The PCS civil servants' union pay strike ballot ends 23 July. In the time left we need to squeeze out every last vote.
Reps gathered at the union's headquarters on 4 July reported a greater level of activity than anything else in recent memory. Town meetings, leafleting, workplace membership meetings and one-on-one discussions all testify to the efforts being made to turn out the vote.
From 30 June, phone banks have been in operation. Members are being contacted to ask if they have voted and reminded of the importance of voting. Chris Baugh, PCS assistant general secretary, will be taking his turn on the phone line, saying: "I want to do my bit to secure a Yes vote and to engage with members in this historically important ballot where literally every vote counts."
In a complementary exercise pre-recorded messages have been sent out to remind members of the importance of their vote and to ask them to let the union know when they have voted. Although this is a postal ballot, the union is using all available technology to maximise the vote.
In parallel with the push for a massive Yes vote, further talks have taken place with the government. The three civil service unions (PCS, Prospect and the FDA) met with David Lidington, the minister for the cabinet office, on 27 June, to challenge the lack of discussion over the government's pay remit guideline - the pay cap. Two scheduled meetings with the unions were cancelled and the guidance (capping pay increases to 1-1.5%) was sent out to departments.
This contemptuous approach to the unions and consultation has upset the other two unions. Prospect and the FDA joined the PCS in denouncing the pay limit as unacceptable - a welcome display of unity between the unions. Positive noises about the withdrawal of the pay remit have now been met with equal contempt by the government, which is ploughing on regardless.
Leafleting continues across Sheffield with increasing numbers of members reporting that they have voted and voted Yes! The mood is good and one of optimism.
Work continues this week with more planned in Sheffield and at a meeting of the town committee in Leeds where leafleting of the big sites was agreed. The Yorkshire and Humberside regional committee has also taken place. Rep after rep reported a positive response and details of a more targeted approach to ensure we capitalise on the members who have not yet voted and want to.
We have done three 'desk drops' for the pay campaign and one building has been leafleted four times. The Department for Environment, Food and Rural Affairs has been leafleted by Socialist Party members. Similarly the Ministry of Defence and Department for Work and Pensions offices have been leafleted by PCS branches and the Socialist Party.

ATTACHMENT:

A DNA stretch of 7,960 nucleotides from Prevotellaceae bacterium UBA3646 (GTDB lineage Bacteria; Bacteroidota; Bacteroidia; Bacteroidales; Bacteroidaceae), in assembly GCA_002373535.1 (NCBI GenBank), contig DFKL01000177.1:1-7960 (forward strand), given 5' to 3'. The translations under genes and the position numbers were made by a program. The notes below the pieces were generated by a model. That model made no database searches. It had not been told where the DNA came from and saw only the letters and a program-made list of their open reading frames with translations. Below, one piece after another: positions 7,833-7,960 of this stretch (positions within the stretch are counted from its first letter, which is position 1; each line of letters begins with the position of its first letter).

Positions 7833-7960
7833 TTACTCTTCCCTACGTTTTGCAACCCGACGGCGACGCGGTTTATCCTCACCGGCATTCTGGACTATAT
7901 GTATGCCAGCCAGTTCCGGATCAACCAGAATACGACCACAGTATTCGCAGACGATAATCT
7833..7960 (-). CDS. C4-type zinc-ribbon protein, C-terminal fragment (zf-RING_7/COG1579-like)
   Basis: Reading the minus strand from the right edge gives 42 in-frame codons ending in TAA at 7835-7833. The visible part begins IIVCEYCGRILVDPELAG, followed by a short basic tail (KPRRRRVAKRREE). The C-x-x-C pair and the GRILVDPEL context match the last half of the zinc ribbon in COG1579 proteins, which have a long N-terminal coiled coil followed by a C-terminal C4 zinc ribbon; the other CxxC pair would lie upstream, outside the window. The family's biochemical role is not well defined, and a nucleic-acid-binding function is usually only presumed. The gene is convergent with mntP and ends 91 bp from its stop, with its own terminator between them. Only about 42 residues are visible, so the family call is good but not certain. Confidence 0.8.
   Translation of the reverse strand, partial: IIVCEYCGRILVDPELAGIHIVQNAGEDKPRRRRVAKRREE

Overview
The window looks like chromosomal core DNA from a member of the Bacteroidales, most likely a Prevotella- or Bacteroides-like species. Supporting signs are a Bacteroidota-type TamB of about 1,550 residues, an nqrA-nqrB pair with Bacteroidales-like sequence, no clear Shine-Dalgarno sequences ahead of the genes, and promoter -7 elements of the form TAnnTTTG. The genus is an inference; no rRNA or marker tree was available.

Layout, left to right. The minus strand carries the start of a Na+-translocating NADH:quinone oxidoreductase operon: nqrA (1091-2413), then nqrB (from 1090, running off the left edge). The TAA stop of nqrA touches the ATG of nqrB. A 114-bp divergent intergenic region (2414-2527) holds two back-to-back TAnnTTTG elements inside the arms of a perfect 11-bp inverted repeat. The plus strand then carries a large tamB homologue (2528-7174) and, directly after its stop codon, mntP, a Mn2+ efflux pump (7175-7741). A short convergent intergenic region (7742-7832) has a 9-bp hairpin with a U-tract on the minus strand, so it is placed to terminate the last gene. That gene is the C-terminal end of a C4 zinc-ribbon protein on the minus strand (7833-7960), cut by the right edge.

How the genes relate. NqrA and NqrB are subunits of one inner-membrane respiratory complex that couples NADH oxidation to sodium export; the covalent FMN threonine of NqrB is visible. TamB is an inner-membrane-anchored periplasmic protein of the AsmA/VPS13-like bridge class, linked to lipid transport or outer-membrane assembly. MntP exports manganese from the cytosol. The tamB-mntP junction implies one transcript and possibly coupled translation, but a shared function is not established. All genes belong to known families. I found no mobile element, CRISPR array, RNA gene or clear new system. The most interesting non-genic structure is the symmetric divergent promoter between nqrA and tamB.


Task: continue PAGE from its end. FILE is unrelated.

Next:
We have not seen this amount of work for a ballot before and we are getting a good response from members.
Glasgow reps have been organising meeting after meeting, speaking to thousands of members. The mood is determined. Phone-banking has begun picking up volunteers to be reps in sites that haven't seen a rep for years.
Scotland members are responding well to clearing the 50% threshold imposed by this hated government.
As a retired member I have liaised with the PCS Midlands regional office and active union members. They have met and coordinated plans to leaflet offices in Birmingham across different civil service departments to ensure the message concerning the pay campaign reaches every member possible. A chart was provided on the offices to be targeted during a two-week campaign, showing dates and times which included morning, afternoon and early evening shifts, with members willing to cover each shift.
Also phone numbers to contact members at each location. Every active member turned up in a high visibility vest. We created a carnival atmosphere which caught the attention of staff coming or going into the offices. We had an excellent response and got new members for the union.
Reps in Dundee have worked extremely hard leafleting and organising members' meetings during the ballot. The feedback has been overwhelmingly positive, with members saying that, although they are covered by the employee deal, they will still be voting Yes to ensure their colleagues get the pay rise they deserve as well.
We think the campaign is going well, had the best off-site meeting for a long time. Most of the members I have spoken to said they voted Yes or will be doing so. We just need to do the systematic work now to make sure they do so.
Reps in Wales have got really stuck into delivering the vote and getting the message across that we cannot win it without members actually getting their ballot papers into the post box.
The amount of leafleting, meetings, rallies phone-banking and the vital detailed work in talking to our members individually to keep encouraging them to vote is unprecedented. We will keep encouraging everyone to keep up this active pace of work right up to last day to post ballot papers.